- The Washington Times - Monday, February 11, 2002

FARMVILLE, Va. A radical Muslim sect with ties to international terrorism is seeking to create a patchwork of "hide-outs" in rural southern Virginia for would-be terrorists and other extremists, according to law-enforcement authorities here.
These sanctuaries, which are communes located throughout the sparsely populated, hilly countryside, have been established to follow the teachings of Sheik Mubarik Ali Shah Gilani. One encampment, in nearby Red House, has named its main thoroughfare "Sheik Gilani Road."
Sheik Gilani is a Pakistani cleric who founded the tax-exempt Muslims of the Americas sect in 1980, which is linked to Jamaat al-Fuqra, a terrorist group with a stated commitment to bringing jihad, or holy war, against the United States.
Sheik Gilani is believed to have left the United States in 1993, shortly after the first attack by Muslim terrorists on the World Trade Center.
In addition to providing safe harbor for an unknown number of black American Muslims faithful to Sheik Gilani, authorities believe that members of al-Fuqra are involved in laundering money bound for Pakistan.
"We know these places have become hide-outs for some of the organization's most violent members," said one law-enforcement official familiar with an ongoing investigation by federal, state and local authorities into the al-Fuqra organization.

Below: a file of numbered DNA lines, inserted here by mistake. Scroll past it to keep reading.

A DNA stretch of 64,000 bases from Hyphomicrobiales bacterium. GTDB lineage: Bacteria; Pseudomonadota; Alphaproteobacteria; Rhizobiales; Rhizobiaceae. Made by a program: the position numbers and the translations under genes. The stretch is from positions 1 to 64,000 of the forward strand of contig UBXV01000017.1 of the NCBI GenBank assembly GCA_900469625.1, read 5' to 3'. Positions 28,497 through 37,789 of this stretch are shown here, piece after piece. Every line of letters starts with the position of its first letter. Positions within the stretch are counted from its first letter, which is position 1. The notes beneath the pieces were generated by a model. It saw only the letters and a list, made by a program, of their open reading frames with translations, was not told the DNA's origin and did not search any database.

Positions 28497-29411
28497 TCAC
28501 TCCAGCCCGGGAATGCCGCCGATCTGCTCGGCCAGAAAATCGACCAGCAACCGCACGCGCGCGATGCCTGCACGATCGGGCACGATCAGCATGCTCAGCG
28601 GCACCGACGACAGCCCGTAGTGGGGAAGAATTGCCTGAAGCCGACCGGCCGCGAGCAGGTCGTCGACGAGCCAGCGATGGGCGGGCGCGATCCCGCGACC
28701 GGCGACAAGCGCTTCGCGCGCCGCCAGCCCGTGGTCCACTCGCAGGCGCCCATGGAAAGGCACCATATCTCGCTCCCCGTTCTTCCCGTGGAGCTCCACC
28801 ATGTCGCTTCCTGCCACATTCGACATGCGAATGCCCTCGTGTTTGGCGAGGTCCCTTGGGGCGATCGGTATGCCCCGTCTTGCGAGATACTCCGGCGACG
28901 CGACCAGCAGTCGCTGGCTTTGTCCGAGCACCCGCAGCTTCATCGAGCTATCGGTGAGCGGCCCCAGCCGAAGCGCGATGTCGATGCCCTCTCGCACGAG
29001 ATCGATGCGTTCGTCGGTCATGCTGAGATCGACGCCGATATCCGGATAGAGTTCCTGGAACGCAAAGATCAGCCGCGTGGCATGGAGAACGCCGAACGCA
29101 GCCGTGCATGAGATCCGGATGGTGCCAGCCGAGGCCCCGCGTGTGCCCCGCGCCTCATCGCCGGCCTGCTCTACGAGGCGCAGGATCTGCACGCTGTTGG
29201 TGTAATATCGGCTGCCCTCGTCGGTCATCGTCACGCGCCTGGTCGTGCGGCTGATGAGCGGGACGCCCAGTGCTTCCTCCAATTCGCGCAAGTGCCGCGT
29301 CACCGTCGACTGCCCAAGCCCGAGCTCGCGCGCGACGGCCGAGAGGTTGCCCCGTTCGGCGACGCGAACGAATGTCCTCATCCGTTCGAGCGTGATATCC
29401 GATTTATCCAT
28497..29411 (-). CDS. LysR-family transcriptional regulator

"The faces of those we have seen in the communities are continually changing. It's unclear who's there at any given time and what they're doing," said the official, who asked not to be identified.
But Sheik Gilani's followers have set up rural encampments throughout the United States and Canada that federal authorities say are linked to murder, bombings and other felonies. It is not clear to authorities where the organization gets its funding, other than a few local odd jobs by group members.
In Virginia, Muslims of the Americas has established communes on 45 acres of land east of Red House in Charlotte County and on 25 acres near Meherrin in neighboring Prince Edward County.
Additionally, a number of black Muslims have purchased smaller lots in the region and attend prayer services at the Red House commune.
Law-enforcement authorities said the organization has been negotiating to purchase an additional 100 acres in Campbell County.
Anywhere from 200 to 300 people, including women and children, are believed to live on the two sites, although the number varies and is hard to confirm, authorities said.
Annual Holy Days gatherings at the Red House encampment have drawn between 400 and 500 people from around the region, according to E.T. Lewis, who lives on an adjacent 150-acre ranch. He said he has maintained cordial relations with his neighbors, but is aware of their commitment to Sheik Gilani.
"These are not the same Muslims that you hear about on television," Mr. Lewis said. "Sometimes they tell you they are Muslims, sometimes they tell your they are your neighbors. But there are a lot of different people there all the time."